World → South America → Patagonian Andes → Chile → Cerro Castillo
One of the best hikes in the world
Around Cerro Castillo
- Castle Hill
- Castle Mountain
- Cerro Castillo Circuit
- Cerro Castillo 2675m (8776ft) the highest peak in the central Patagonian Andes
- normal trekking route is 62km (38.5mi) plus sidetrips
- recommended 4 days, 3 nights
- nearest city is Coihaique, Chile
- picturesque highway — the Careterra Austral — brings you to the trailhead
- Cerro Castillo National Reserve was upgraded to a National Park in Oct 2017. It’s one of a chain of 17 now designated as Chile’s Route of Parks, or Ruta de los Parques.
Why We Like This Hike
- stunning glacier, lakes & jagged basalt mountains
- remote, uncrowded
- low risk of altitude sickness
- fantastic views from Laguna Cerro Castillo
- good fishing nearby
- does not get the massive precipitation of the coastal peaks
- slight chance to see the rare hemul deer, symbol of Chile (we did)
- the days are long in Patagonia during their summer — it is light until at least 10PM
- no special trekking permit is required
- no fees for the rough campsites
- bag Paine & Fitz Roy treks on the same trip
- Castillo means castle in Spanish
- speak conversational Spanish if you want to do the trek on your own
- this hike is in the middle of nowhere
- there are no easy ways to get to this hike. Public transport is limited.
- both Paine & Fitz Roy are far better developed hikes with easier access
- If the weather turns bad, as it likely will, it may be epic
- plan for terrible weather — rain, sleet, snow highly likely
- Dec to March are the best months
- Castillo is more famous with mountaineers than hikers
- these central Patagonian Andes have terrific potential for hiking, yet the infrastructure is not much developed
- tent only, no hut (refugio) yet built
- no toilets
- a 4-season tent with good tie-downs would be ideal
- it can get cold. Be well prepared.
- Entry to new National Park $8 / person (2019)
- Chile is the most expensive country to travel in South America. Budget a minimum of US$40 a day. Days on the trek will save you money.
- rent-a-car is the easiest way to get to the trailhead
Three trailhead start options based on highway signposts:
- at 64km – Laguna Chiguay campground & Conaf Guarderia Chiguay which will give you last minute advice on the trek.
- at 75km – a bend in the highway called Las Horquetas Grandes, if you wish to start the long hiking route immediately.
- at 98km – the town of Villa Cerro Castillo, from where you can do short hikes directly to the mountain.
- Lonely Planet Trekking in the Patagonian Andes is the essential guidebook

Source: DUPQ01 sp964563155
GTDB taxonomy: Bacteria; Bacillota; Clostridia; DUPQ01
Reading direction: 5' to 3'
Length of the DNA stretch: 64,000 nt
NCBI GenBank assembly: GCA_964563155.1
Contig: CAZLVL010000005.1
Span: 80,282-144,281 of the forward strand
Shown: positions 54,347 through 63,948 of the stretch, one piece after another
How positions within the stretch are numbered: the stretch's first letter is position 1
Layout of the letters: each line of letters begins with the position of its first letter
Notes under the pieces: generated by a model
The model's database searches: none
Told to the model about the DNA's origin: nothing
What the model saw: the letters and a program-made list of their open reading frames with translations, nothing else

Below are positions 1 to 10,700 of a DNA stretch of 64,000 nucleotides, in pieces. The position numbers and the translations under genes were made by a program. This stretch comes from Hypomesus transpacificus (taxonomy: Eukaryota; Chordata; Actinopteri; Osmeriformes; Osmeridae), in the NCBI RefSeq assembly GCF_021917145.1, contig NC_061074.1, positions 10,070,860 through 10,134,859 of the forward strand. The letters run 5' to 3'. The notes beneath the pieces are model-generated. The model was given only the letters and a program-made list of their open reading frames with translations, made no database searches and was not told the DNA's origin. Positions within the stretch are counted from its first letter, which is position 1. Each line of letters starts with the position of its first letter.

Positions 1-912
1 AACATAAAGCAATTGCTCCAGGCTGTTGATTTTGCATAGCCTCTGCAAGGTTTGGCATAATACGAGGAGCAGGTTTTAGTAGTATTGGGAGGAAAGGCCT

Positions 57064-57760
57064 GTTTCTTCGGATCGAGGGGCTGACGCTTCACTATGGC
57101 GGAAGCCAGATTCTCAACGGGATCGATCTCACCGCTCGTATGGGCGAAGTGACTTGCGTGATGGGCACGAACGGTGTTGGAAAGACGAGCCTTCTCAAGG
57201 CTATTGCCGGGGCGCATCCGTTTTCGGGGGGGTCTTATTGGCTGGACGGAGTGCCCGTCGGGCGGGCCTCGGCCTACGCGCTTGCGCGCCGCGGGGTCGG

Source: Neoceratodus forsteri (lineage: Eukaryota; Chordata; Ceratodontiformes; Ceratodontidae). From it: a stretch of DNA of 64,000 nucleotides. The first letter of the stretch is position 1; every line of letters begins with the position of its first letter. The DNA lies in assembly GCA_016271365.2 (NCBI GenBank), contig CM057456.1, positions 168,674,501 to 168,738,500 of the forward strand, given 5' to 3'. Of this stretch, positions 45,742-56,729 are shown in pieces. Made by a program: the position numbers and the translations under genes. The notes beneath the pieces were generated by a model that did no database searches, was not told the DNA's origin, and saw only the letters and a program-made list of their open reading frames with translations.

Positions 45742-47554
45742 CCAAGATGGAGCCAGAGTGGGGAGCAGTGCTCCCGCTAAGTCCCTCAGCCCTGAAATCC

- we recommend the full route starting either at trailheads #1 or #2 above — though the short hikes out of Villa Cerro Castillo are excellent too for those rushed for time
- we stayed overnight in Villa Cerro Castillo which offers several pleasant options
- some boulder scrambling, route finding & creek fording
- rated medium-difficult. If you reverse the recommended route, it is more challenging.
- sidetrip to Laguna Duff well worth the effort
- parts of the main trail pass through private property
wikiexplora recommends this itinerary:
- Day The Big Horquetas (Laguna Chiguay) – Camping Rio Turbio
- Day Camping Rio Turbio – Laguna Cerro Castillo
- Day Laguna Cerro Castillo – Camping New Zealand
- Day Camp New Zealand – Villa Cerro Castillo
Summitpost has two more possible itineraries.
infinito-sur seems to offer some guided trips.
Cerro Castillo is in Patagonia about 46 degrees south. About 75km from Cerro Castillo.
- fly or ferry to Coihaique, Chile
- we stayed overnight in Coyhaique (which suffers a disagreeable reputation in guidebooks) & quite enjoyed the town. No problems.
- a private vehicle would be ideal, otherwise you’ll likely end up renting a vehicle
- public buses are infrequent and unreliable
- you can try hitchhiking — but there is very little traffic
South American Explorers is your first and best source of information on arrival in South America. The organization seems to be closed.
- CONAF (Corporación Nacional Forestal) is responsible for Parks in Chile. Try the CONAF office in Coyhaique when you get there.
- CONAF Guarderia Chiguay at one of the trailheads could give you last minute advice
- we asked around in the town of Villa Cerro Castillo. Folks there were quite helpful, keen on increasing tourism.
Best Trekking Guidebooks
- Lonely Planet Trekking in the Patagonian Andes 2009 (no longer in print)
- Trekking por Chile 40 Rutas 2015 (Spanish) … widely available in Chile bookstores
Best Travel Guidebooks
- Enduring Patagonia – Gregory Crouch
Crouch is ideal reading when tentbound due to weather. 🙂
- In Patagonia – Bruce Chatwin
- Baja to Patagonia – Larry Rice
- Nowhere Is a Place: Travels in Patagonia – Bruce Chatwin, Paul Theroux, Jeff Gnass
- Patagonia: Wild Land At The End Of The Earth – Tim Hauf, Conger, Jr. Beasley, Gregory Crouch
- Lonely Planet Trekking in the Central Andes 2003
- IGM Chile 1:50,000: Lago Elizalde (Section I, No 132), Balmaceda (Section I, No 133), Villa Cero Castillo (Section J, No 10)
Best Web Pages
- Adventure Alan – Cerro Castillo Trek Guide
- bookmundi – Cerro Castillo Trek
- wikiexplora – Circuito Cerro Castillo
- patagonian dreams – Posts tagged “cerro castillo”
- wikipedia – Cerro Castillo
- Cerro Castillo National Reserve
- future Patagonian National Park
Best Trip Reports
- Stingy Nomads 2016
- Adventure Alan – Cerro Castillo Trek Guide
- trail running – Cerro Castillo Circuit: An Unknown Patagonian Paradise 2015
- Steve Behaeghel photos (huemel)
- Trekking in Around Cerro Castillo, Chile
- Emilie Dannenberg hitched to the trailhead
Click PLAY or watch a short Ecotravel Patagonia autumn trip highlights vid on YouTube.